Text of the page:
East Hartford's transportation system has long been dominated by
location (across the river from Hartford) and industry (Pratt & Whitney
Aircraft on Main Street, which once employed about 30,000 people).
Some of Connecticut's first expressways (Route 2 and Route 15) were
built in East Hartford, and some of the area's many cancelled expressways
(I-284 and I-491) were planned there as well. Had those been added
to the city's existing thru routes (I-84, Routes 2 and 15), some
estimates say 10% of its developable land would have been occupied by
Although Pratt & Whitney has downsized significantly over the decades,
new uses (such as a college football stadium) are planned or already in operation
for the area. The first decade of 2000 may see significant transportation
changes to accommodate them.
This page covers road history and issues in the city, with links to more information.
In the 1800s, three toll roads passed through East Hartford.
From about 1810 to 1870, the Boston Turnpike extended from a ferry crossing
near today's Bulkeley Bridge, through Manchester, Mansfield, and Pomfret,
continuing toward Boston. From about 1800 to 1850, the Hartford and New London
Turnpike followed the old Routes 2 and 85 to New London. From 1801 to about 1850,
the Hartford and Tolland Turnpike extended to the courthouse in Tolland
(a local street named "Tolland Turnpike" reflects this).
In 1922, a new network of New England numbered roads was created, and within a year
Connecticut had started a system of statewide numbered roads. New England Route 3
followed US 6 from Danbury toward Cape Cod, but used Silver Lane through
East Hartford. New England Route 2 followed today's US 5; and
New England Route 17, a diagonal cross-state route, followed
the original Route 2.
Main Street (now mostly SR 517) was widened to four lanes divided in the early 1940s.
At the time, it was part of Routes 2 and 15.
The city's first limited-access highway (1942) was the Charter Oak Bridge and approaches, with a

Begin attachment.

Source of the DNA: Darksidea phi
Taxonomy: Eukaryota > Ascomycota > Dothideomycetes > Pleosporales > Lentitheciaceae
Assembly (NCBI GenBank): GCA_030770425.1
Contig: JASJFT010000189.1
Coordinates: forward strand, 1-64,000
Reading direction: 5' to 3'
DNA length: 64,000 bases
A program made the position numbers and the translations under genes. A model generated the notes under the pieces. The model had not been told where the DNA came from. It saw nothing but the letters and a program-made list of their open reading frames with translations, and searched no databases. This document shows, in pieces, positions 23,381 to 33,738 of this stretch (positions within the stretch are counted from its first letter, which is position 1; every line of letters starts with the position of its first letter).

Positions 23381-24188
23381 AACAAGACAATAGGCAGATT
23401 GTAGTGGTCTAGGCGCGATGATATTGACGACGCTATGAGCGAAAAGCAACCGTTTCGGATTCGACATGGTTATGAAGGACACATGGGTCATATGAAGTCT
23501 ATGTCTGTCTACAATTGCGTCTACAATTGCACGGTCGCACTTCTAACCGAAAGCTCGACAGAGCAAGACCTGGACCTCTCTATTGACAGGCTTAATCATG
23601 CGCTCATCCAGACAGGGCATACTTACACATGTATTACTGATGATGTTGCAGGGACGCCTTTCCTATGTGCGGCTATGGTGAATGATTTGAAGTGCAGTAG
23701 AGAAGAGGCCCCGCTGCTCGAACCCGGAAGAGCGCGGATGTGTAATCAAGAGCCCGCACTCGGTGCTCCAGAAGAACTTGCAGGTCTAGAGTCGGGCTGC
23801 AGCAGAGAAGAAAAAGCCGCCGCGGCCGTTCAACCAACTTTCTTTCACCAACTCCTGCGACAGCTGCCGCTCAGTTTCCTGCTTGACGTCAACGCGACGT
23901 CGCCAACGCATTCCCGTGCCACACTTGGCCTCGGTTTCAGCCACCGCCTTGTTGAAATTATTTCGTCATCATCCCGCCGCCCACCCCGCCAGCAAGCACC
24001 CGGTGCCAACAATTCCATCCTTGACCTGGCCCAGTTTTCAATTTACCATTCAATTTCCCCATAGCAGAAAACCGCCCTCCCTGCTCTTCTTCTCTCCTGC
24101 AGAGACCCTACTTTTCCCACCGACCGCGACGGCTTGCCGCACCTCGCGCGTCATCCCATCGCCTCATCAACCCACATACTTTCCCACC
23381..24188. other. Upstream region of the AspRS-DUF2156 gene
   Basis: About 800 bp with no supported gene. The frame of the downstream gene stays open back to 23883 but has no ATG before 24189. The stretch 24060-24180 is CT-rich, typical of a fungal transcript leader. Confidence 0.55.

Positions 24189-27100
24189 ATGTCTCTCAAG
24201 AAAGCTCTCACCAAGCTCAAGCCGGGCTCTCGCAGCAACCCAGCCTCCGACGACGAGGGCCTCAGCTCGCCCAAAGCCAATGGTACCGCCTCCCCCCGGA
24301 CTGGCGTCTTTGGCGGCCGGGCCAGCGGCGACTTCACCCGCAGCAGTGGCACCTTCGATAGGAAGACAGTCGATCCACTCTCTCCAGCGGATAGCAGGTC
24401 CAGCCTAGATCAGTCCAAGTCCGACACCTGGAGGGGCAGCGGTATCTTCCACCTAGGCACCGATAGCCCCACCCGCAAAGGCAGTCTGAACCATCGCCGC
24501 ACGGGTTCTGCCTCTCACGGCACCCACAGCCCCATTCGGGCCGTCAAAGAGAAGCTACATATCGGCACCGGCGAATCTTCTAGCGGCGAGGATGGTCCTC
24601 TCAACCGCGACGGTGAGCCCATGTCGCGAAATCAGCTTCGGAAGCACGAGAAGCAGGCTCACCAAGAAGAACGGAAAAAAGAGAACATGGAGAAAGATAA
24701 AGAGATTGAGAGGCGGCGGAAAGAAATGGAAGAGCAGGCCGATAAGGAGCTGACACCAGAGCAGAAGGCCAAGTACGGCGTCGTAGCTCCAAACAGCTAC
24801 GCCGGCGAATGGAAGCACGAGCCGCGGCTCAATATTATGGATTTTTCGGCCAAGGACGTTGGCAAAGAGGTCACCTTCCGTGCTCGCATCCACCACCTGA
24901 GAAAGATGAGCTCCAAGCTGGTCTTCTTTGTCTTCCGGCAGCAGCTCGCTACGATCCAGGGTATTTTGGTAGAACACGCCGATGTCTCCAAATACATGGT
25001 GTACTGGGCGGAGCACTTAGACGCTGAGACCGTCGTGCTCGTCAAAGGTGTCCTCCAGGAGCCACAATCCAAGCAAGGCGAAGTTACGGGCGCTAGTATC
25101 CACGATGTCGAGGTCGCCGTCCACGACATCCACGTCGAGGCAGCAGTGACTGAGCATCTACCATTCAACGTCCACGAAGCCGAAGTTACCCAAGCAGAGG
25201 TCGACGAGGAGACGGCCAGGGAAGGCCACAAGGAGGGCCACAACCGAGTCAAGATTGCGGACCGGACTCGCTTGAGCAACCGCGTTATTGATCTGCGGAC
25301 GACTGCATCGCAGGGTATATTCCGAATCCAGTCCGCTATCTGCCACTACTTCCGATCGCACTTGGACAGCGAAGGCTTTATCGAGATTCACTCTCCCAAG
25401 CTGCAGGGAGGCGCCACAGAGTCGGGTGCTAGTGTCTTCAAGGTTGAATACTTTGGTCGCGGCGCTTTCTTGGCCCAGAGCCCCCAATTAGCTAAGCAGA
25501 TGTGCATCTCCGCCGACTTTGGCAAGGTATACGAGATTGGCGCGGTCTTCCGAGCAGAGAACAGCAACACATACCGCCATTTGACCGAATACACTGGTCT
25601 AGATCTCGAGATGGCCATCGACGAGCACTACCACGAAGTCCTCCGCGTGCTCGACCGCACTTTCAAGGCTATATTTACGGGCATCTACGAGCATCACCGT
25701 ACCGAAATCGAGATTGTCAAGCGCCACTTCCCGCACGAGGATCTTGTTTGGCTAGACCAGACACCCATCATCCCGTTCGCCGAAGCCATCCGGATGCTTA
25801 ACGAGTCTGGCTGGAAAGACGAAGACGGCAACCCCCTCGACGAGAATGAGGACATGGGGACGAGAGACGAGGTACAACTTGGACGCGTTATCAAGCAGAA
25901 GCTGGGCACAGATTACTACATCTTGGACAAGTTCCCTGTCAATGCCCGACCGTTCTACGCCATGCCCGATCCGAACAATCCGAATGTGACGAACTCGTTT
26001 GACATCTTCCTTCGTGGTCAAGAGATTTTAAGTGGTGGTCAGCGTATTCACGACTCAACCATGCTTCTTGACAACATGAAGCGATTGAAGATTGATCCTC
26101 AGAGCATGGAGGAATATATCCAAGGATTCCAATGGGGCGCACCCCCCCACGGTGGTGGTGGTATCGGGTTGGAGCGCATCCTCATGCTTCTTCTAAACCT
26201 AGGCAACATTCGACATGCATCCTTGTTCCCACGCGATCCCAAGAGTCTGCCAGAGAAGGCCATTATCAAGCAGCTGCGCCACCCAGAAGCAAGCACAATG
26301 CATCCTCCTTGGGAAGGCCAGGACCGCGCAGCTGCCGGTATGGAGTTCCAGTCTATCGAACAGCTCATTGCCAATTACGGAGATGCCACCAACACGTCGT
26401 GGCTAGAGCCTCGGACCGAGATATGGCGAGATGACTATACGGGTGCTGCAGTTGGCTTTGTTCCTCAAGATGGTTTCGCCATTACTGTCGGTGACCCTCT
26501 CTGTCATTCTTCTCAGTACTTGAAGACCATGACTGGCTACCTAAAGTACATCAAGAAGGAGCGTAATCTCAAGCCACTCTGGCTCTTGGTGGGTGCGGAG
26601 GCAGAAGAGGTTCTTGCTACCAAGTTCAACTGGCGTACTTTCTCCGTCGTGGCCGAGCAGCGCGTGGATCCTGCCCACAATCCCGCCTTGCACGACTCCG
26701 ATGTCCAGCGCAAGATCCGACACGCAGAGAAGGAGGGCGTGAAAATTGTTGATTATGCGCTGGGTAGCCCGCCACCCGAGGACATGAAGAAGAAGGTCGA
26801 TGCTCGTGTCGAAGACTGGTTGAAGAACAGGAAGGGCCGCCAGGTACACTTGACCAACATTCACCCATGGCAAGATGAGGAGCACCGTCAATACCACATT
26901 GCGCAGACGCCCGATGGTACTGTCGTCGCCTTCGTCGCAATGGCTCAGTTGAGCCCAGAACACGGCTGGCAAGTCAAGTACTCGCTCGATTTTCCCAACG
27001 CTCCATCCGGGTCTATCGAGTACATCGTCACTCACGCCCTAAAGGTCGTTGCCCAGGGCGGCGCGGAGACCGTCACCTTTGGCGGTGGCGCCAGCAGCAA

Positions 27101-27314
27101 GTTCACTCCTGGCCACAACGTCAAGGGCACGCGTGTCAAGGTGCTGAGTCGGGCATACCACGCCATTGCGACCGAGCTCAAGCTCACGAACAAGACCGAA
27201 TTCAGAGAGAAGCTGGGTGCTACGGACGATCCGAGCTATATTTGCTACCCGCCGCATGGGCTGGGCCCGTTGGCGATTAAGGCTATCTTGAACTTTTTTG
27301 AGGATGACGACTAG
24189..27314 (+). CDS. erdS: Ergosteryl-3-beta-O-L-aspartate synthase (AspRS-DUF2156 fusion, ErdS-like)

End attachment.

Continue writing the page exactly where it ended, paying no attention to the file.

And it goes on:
cloverleaf at Main Street and terminus at Silver Lane. This is part
of the Wilbur Cross Highway, which was extended to Vernon within the
following few years, and eventually to the Massachusetts Turnpike.
The bridge today carries US 5 and Route 15.
In 1952, the East Hartford-Glastonbury Expressway
opened, extending from Main Street (Route 2, exit 5A) south to Route 17.
Today, it's part of Route 2, a highway that was completed to Pitkin Street
around 1962, and to the "Mixmaster" interchange at I-84 in 1965.
The Interstate Era
If all planned highways had been built, East Hartford would be served (or severed)
by three interstates, barely missing a fourth. I-84 was complete by 1965, although
the portion east of Route 15 would be reconstructed in the 1980s.
The widest portion of any highway in Connecticut -- 12 lanes, including two HOV
lanes -- is on I-84 in East Hartford.
One of the state's most intricate interchanges is the "Mixmaster", a five-pointed
star connecting I-84 east, the Bulkely Bridge (84 west), the Founders Bridge,
Route 2 south ("east"), and a planned I-284 which was later cancelled.
The interstate highway just missing East Hartford opened in 1994: Interstate 291.
... which leaves the most controversial highway planned for the city:
Interstate 491 (later I-86), which would have connected the Putnam Bridge in
Glastonbury to the I-84/384 interchange in Manchester. I-491 and I-291
would have combined for a full loop around Hartford. East Hartford largely
considered I-491 to be one highway too many, and it was cancelled in 1973.
More information: I-84, I-86/491,
Relieving Choke Points
Pratt & Whitney workers reach I-84 via a gate intersecting Silver Lane
at Roberts Street; just north on Roberts is the I-84 interchange.